Two NGOs take opposing positions on trade w/ "Third world" aka "emerging markets". What's Tech? What's Scrap? Who decides? Which is a "watchdog"? Which is registered as a "charity"? Who beats up other non-profits?

Ten years ago, the mission of dba Fair Trade Recycling was to vet exporters. And by that we meant to identify USA companies it was safe to export FROM, and not foreign companies it was safe to export TO.

To me, it's an amazingly simple explanation, but it takes weeks sometimes to get it through to journalists and documentary makers.

If you begin with the assumption that the Tech Sector in an emerging market enlists the very best and brightest, the valedictorians, and assume they are flying to purchase something from the Scrap Sector in the wealthy nation - as I did - then the purpose of a civil contract between the two parties is to increase efficient and fair trade.

Earlier this decade [post WR3A California Compromise] we realized that before we could broker loads, we had to first serve the Tech Sector by advocating on their behalf against a very strongly funded defamation campaign. To complicate matters, that campaign was being promoted by "the Left", people who were quite self-certain that they didn't have a single racist idea in their minds.  People who championed "environmental justice" were in fact committing "environmental malpractice", but that was a hard message to deliver.

If I can't fundraise to pay the WR3A credit card bills, maybe we can do the next best thing and "level the playing field". Basel Action Network is registered as a 501-c(3) charity - an organization that attests it does not advocate for legislation, does not perform work to benefit any private business or organization, and provides charitable services.  If reporters are looking for a story, we got another one for you....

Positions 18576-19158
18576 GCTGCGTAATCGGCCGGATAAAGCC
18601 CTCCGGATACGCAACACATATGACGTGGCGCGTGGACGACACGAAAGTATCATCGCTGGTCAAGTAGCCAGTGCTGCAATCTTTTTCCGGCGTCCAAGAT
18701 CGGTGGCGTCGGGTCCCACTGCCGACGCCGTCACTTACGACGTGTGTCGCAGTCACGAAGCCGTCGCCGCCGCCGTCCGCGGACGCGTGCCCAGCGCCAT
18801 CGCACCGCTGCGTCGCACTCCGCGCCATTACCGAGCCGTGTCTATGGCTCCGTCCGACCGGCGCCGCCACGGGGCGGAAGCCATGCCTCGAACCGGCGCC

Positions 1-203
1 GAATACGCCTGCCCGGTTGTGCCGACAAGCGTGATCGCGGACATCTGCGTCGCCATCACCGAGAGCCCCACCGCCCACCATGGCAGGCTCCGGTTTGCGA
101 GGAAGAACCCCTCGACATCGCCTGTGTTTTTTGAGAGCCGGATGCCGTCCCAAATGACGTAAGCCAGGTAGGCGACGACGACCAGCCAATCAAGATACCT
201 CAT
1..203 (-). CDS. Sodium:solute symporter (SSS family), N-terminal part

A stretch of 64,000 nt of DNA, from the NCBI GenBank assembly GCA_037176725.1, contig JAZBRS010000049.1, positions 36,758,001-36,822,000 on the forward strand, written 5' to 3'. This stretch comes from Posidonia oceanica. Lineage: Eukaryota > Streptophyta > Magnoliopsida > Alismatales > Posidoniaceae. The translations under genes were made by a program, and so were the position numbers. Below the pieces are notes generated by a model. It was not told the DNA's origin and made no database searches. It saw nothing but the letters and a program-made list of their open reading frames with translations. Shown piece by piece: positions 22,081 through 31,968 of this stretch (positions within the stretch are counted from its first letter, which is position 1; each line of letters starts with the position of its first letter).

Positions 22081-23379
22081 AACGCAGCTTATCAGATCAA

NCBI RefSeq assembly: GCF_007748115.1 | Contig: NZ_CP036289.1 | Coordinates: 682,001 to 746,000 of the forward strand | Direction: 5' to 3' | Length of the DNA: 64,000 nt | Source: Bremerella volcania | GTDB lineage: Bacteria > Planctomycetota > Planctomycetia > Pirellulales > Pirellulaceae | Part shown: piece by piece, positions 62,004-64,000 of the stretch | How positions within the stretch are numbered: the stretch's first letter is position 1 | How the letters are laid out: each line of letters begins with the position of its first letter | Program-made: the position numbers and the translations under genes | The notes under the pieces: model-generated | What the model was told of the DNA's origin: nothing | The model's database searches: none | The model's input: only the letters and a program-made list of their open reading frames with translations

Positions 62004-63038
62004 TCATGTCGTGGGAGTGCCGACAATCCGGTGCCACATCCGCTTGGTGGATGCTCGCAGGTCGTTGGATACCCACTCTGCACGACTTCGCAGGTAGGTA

Cross Cultural Training Program for Ewaste Shockumentary Makers 1

This week I spent another several hours in a pre-interview for a German documentary crew from ZDF. They had seen Blame Game or seen the blog, and said that they were reaching out to see if we can get them interviews with Africans in the Tech Sector --- "At Agbogbloshie".

spend more time at the beach guys
They are attending something called the Digital Conference Republica [technovagh blog by
Joseph-Albert Kuuire], a German conference established 2013 on the subject using online information to solve global problems, to be held in Accra for the first time.

Obviously these dudes mean well. But finding a repair tech "At Agbogbloshie" is a bit like finding a mechanic at your local scrap metal yard. They are associating the original stubborn idea that imports arrive directly at Agbogbloshie (thanks to Jim Puckett and Mike Anane) with the message that Africans import what they can repair.

So in my next blog, I'm going to share some of the training and background information which we tried to impart to Alexander Glodsinksi of SDF, in a crash course via Whatsapp, with Emmanuel Nyalete, Evans Quaye, Wahab Odoi, and Olu Orga.  After the "text training", Evans suggested we put it up on a website devoted to Africa's Tech Sector. Let's start here.